Earth and Super-Earth
This artist’s concept contrasts our familiar Earth with the exceptionally strange planet known as 55 Cancri e. While it is only about twice the size of the Earth, NASA's Spitzer Space Telescope has gathered surprising new details about this supersized and superheated world.Astronomers first discovered 55 Cancri e in 2004, and continued investigation of the exoplanet has shown it to be a truly bizarre place. The world revolves around its sun-like star in the shortest time period of all known exoplanets – just 17 hours and 40 minutes. (In other words, a year on 55 Cancri e lasts less than 18 hours.) The exoplanet orbits about 26 times closer to its star than Mercury, the most Sun-kissed planet in our solar system. Such proximity means that 55 Cancri e's surface roasts at a minimum of 3,200 degrees Fahrenheit (1,760 degrees Celsius).The new observations with Spitzer reveal 55 Cancri e to have a mass 7.8 times and a radius just over twice that of Earth. Those properties place 55 Cancri e in the "super-Earth" class of exoplanets, a few dozen of which have been found. However, what makes this world so remarkable is the resulting low density derived from these measurements.The Spitzer results suggest that about a fifth of the planet's mass must be made of light elements and compounds, including water. In the intense heat of 55 Cancri e's terribly close sun, those light materials would exist in a "supercritical" state, between that of a liquid and a gas, and might sizzle out of the planet's surface.Only a handful of known super-Earths, however, cross the face of their stars as viewed from our vantage point in the cosmos. At just 40 light years away, 55 Cancri e stands as the smallest transiting super-Earth in our stellar neighborhood. In fact, 55 Cancri is so bright and close that it can be seen with the naked eye on a clear, dark night.
NASA/JPL-Caltech/R. Hurt (SSC)
What Is a “Super Earth” and Why Do We Care?
Super Earths are super cool, and you should really know about them. In short, they are planets slightly bigger than the Earth (hence the name). And the cool part? They might be a home for life, and they’re way easier to study than regular Earths.
It’s kind of amazing to realize that in the past couple decades we have confirmed detections of over 4,000 exoplanets, or planets orbiting other stars. Mind you, this is but a tiny fraction of the estimated trillion exoplanets roaming the Milky Way galaxy, but it’s still way better than we had in the 20th century (which was zero), so we should still be proud of ourselves.
Our galaxy, the Milky Way, is typical: it has hundreds of billions of stars, enough gas and dust to make billions more stars, and at least ten times as much dark matter as all the stars and gas put together. And it’s all held together by gravity.
As soon as astronomers started finding exoplanets, they realized what a wonderful zoo we live in. Planets orbiting dead remnants of stars. Planets bigger than Jupiter orbiting closer to their star than Mercury does the Sun. Planets so hot that they rain lead. Purple planets.
And the Super Earths. Rocky planets slightly larger than the Earth, orbiting within the Habitable Zones of their parent stars – the place where liquid water can potentially exist on a planetary surface and where life like our own has the best shot of surviving.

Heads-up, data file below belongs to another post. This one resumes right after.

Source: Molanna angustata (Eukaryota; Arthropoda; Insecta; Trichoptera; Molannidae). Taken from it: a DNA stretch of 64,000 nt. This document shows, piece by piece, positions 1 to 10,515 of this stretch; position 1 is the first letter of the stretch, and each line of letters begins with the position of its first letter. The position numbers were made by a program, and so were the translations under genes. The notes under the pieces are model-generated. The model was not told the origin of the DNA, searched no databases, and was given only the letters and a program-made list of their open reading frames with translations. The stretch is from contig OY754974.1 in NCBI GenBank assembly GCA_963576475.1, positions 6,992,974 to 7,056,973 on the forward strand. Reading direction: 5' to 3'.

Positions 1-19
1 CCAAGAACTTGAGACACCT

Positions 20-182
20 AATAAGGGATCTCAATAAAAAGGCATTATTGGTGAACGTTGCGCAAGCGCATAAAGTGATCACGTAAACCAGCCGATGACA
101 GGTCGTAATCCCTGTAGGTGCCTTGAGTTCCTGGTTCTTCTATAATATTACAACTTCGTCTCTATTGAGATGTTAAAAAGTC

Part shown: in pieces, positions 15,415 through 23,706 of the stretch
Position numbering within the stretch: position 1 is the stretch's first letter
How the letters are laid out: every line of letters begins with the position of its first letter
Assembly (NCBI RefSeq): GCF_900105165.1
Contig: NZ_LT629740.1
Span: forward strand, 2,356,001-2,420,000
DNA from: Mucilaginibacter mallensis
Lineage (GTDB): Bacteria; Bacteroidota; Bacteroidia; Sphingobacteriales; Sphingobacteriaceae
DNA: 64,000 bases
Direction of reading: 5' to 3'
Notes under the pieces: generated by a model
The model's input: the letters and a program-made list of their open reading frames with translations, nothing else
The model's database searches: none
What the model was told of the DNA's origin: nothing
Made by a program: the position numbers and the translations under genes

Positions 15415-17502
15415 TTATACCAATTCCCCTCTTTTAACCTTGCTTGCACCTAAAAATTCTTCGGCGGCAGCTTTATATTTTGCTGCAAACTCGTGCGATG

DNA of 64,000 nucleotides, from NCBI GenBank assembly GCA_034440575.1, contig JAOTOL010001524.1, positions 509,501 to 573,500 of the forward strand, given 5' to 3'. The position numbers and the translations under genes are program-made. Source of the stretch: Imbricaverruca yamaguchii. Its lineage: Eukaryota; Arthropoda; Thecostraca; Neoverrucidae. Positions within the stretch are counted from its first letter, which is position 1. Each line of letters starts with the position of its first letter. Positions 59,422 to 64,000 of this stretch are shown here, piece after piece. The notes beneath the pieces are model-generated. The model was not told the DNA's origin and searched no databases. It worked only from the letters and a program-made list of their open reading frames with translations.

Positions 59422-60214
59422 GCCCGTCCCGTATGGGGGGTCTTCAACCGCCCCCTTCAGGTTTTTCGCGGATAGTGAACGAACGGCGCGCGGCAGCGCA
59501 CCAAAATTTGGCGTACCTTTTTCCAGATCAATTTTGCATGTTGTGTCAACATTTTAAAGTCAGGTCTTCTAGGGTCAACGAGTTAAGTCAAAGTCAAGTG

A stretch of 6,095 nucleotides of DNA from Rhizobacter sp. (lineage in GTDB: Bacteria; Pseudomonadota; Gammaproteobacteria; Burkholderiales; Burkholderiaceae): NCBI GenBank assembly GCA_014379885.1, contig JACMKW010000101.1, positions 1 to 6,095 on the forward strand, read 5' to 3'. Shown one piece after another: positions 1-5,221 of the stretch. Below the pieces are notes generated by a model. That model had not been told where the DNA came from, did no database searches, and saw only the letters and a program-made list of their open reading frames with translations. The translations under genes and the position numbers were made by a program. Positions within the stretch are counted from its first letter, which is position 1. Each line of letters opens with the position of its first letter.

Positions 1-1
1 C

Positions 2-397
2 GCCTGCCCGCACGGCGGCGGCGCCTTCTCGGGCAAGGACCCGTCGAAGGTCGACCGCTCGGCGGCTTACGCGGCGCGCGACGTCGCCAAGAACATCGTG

Here’s the thing. Astronomers are searching for Earth 2.0, a replica of our own system somewhere out there in the cosmos. We haven’t found one yet, but we have found a bunch of Super Earths. So, if we want to play the “look for life” game, we’ve got to play with the hand that we’ve been dealt.
Super-Earths – a class of planets unlike any in our solar system – are more massive than Earth yet lighter than ice giants like Neptune and Uranus, and can be made of gas, rock or a combination of both. They are between twice the size of Earth and up to 10 times its mass.
Here’s how we play that game. Astronomers detect distant exoplanets through something called the transit method. When a planet’s orbit just so happens to line up just right, it will periodically cross the face of its parent star from our point of view. Obviously, this lucky coincidence doesn’t work for the vast majority of exoplanets out there, but there are so many dang stars out there that it ends up working enough times that we can find thousands of exoplanets.
When the exoplanet crosses in front of the star, the light from that star dims just a little bit. By staring at lots and lots of stars, we can look for this telltale dimming and spot an exoplanet.
This method is much better at finding bigger planets than smaller ones, because the bigger planets make more dimming. So, we tend to find more Super Earths than normal Earths.
And some of those Super Earths have atmospheres.
When the Super Earths begin to cross in front of their stars, for a little bit of time some of the starlight filters through the planet’s atmosphere. WE can use that filtered light to detect the elements and molecules in that atmosphere.
The artist's concept depicts Kepler-62f, a super-Earth-size planet in the habitable zone of a star smaller and cooler than the sun, located about 1,200 light-years from Earth in the constellation Lyra.
Elements, like, I don’t know…oxygen. An abundance of oxygen is a clear sign for the potential of life, since the only know way to get a lot of oxygen in a planetary atmosphere is through photosynthesis.
Given the nature of our observing methods, we might be much more likely to find our first hints of extraterrestrial life not on an Earth 2.0, but one of our Super cousins.